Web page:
New Zealand

November 3, 2009
4:11 AM

Post #7236082

^_^ as a New Zealander I am having a giggle over the references to 'kiwi'.
The kiwi is a flightless native bird & our national symbol.
The original fruit was a Chinese Gooseberry - not related to actual gooseberries at all.
I remember eating one as a child it was small, very hairy & had a hard pithy centre.
Once plants were imported to NZ they were developed into the delicious large fruit we called Kiwifruit.
Nobody thought to trademark the name or the cultivars.
And then some bright spark helped introduce them commercially to be grown in the States where they became known as kiwi.
The grape size smooth variety was developed in NZ as well - although I don't doubt US growers probably have done the same work in creating a similar cultivar.
We also have a golden fleshed variety with a milder flavour.
cheers - Dalfyre
the not so brown & hairy kiwi ^_^

Titus, AL

November 3, 2009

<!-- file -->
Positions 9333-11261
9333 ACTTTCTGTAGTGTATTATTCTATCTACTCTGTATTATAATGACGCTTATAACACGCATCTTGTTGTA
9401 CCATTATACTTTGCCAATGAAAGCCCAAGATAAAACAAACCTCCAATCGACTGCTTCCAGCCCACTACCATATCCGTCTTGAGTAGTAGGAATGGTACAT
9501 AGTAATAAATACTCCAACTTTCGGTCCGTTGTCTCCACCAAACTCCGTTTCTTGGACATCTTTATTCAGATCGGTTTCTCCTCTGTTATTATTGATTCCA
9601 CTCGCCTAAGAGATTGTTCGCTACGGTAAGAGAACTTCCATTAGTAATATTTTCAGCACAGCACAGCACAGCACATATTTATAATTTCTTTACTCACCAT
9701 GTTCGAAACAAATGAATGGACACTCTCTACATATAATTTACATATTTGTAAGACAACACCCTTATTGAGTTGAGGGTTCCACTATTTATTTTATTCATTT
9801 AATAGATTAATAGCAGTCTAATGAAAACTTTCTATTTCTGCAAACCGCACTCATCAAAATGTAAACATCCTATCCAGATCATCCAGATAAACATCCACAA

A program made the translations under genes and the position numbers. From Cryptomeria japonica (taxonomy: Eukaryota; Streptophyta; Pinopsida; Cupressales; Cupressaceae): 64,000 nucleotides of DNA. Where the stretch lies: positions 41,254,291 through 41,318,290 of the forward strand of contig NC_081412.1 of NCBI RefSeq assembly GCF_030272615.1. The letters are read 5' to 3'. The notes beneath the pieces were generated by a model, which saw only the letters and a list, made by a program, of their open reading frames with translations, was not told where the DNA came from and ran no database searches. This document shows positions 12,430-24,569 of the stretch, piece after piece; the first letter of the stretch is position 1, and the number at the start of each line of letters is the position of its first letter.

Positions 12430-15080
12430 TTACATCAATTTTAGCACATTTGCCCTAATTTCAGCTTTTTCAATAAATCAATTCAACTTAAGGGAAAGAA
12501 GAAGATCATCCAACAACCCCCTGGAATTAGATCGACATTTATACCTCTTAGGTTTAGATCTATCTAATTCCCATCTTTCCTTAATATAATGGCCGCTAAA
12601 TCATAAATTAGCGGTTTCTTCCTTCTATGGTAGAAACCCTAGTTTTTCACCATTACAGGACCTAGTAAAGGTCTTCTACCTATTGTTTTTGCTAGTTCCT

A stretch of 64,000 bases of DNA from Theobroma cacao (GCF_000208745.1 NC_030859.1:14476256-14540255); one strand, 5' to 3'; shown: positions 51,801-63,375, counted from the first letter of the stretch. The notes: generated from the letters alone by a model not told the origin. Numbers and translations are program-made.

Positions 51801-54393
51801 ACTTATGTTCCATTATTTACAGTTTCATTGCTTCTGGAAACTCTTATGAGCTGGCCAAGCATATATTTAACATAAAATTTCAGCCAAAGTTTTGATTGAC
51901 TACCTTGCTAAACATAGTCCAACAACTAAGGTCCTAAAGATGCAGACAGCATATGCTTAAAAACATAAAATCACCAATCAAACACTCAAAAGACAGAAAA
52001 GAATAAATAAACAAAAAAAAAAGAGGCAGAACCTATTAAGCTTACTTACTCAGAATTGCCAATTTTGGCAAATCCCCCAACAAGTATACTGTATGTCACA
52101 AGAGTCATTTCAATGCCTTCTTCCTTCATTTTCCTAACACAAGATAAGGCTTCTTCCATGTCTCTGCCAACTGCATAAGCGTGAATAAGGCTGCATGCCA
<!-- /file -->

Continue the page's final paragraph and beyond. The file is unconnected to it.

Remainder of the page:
12:44 PM

Post #7236613

Keep in mind that American native honeysuckle is an attractive and good food source for the American deer. They love it. If it is growing in a yard, this could attract the deer to the yard to eat not only honeysuckle but any shrub or plant to their liking.
Love the NZ kiwifruit. It grows well in Alabama, USA. It does need much cultivation, [pruning and etc].
Hornick, IA
(Zone 4b)

November 3, 2009
1:19 PM

Post #7236706

Thanks for the update; on New Zealand cultivating the Chinese version as well.
None of the big fuzzy ones will grow here in zone 4. I have one of the Chinese ones left. It does nothing except to send out it's branches and wrap around everything it gets near. It has never blossomed. I don't know for sure if it is the male or the female. It is the only one that survived. But it's leaves, getting in my pond, had several of my very large koi floating on top of the water. I managed to save two of them by moving them back and forth in fresh water. That helped to flush out their gills.
I do wish the larger variety of kiwi fruit would grow here but nope no luck there.
Big grin, I did know about the kiwi - bird. :>)